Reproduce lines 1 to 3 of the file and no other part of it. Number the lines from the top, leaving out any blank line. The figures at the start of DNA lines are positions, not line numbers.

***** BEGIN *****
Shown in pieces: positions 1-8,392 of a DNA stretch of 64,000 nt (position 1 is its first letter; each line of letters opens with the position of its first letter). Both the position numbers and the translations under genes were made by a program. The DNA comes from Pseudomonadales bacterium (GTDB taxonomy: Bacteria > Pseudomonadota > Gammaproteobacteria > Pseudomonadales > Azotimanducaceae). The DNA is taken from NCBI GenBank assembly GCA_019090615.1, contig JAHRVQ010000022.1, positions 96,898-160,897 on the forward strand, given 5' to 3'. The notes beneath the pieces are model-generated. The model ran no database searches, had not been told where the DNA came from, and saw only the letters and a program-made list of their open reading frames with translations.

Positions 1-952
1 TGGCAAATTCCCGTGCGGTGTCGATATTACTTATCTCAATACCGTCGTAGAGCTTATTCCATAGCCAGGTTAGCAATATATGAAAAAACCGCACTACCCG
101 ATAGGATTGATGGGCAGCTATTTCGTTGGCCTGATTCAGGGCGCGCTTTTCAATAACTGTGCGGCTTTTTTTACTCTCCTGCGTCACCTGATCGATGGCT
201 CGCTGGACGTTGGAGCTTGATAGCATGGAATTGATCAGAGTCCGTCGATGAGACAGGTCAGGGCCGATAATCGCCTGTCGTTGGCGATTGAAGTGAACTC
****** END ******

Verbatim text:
Shown in pieces: positions 1-8,392 of a DNA stretch of 64,000 nt (position 1 is its first letter; each line of letters opens with the position of its first letter). Both the position numbers and the translations under genes were made by a program. The DNA comes from Pseudomonadales bacterium (GTDB taxonomy: Bacteria > Pseudomonadota > Gammaproteobacteria > Pseudomonadales > Azotimanducaceae). The DNA is taken from NCBI GenBank assembly GCA_019090615.1, contig JAHRVQ010000022.1, positions 96,898-160,897 on the forward strand, given 5' to 3'. The notes beneath the pieces are model-generated. The model ran no database searches, had not been told where the DNA came from, and saw only the letters and a program-made list of their open reading frames with translations.

Positions 1-952
1 TGGCAAATTCCCGTGCGGTGTCGATATTACTTATCTCAATACCGTCGTAGAGCTTATTCCATAGCCAGGTTAGCAATATATGAAAAAACCGCACTACCCG